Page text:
University of Strathclyde: Faculty of Humanities and Social Sciences
Campus Full time Part time 12 - 24  September 2017 United Kingdom Glasgow + 1 more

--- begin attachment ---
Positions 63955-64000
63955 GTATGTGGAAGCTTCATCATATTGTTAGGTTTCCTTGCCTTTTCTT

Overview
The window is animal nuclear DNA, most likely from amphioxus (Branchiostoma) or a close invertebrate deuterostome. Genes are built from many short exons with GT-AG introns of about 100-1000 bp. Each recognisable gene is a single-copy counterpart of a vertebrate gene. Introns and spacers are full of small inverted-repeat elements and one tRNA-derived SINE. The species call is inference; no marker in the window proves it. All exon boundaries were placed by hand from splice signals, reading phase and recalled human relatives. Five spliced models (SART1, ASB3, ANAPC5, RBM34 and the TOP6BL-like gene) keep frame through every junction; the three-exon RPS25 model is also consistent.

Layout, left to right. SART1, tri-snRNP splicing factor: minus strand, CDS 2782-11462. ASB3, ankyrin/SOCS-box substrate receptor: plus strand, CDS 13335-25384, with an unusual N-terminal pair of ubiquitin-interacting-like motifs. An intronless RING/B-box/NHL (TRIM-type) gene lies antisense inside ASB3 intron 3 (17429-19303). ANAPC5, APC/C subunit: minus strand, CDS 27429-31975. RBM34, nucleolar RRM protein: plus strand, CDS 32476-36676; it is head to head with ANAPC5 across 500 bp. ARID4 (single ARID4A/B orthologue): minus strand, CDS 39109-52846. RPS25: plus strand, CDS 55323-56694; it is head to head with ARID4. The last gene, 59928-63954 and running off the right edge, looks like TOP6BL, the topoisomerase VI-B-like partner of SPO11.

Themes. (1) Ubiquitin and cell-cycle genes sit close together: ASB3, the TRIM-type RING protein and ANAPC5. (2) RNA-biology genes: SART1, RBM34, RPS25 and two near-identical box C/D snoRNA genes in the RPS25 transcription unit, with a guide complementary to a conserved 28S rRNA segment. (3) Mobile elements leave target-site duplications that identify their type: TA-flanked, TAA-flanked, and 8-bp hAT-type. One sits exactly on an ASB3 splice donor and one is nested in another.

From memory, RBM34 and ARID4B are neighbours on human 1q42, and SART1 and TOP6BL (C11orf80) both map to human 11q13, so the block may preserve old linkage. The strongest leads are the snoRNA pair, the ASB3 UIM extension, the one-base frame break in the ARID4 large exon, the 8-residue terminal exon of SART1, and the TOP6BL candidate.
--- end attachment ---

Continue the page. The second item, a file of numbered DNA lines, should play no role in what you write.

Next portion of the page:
The aim of the new LLM International Commercial Law is to introduce you to the legal and normative concepts underpinning International Commercial Law as well as the challenges this area of law will face in the coming years. [+]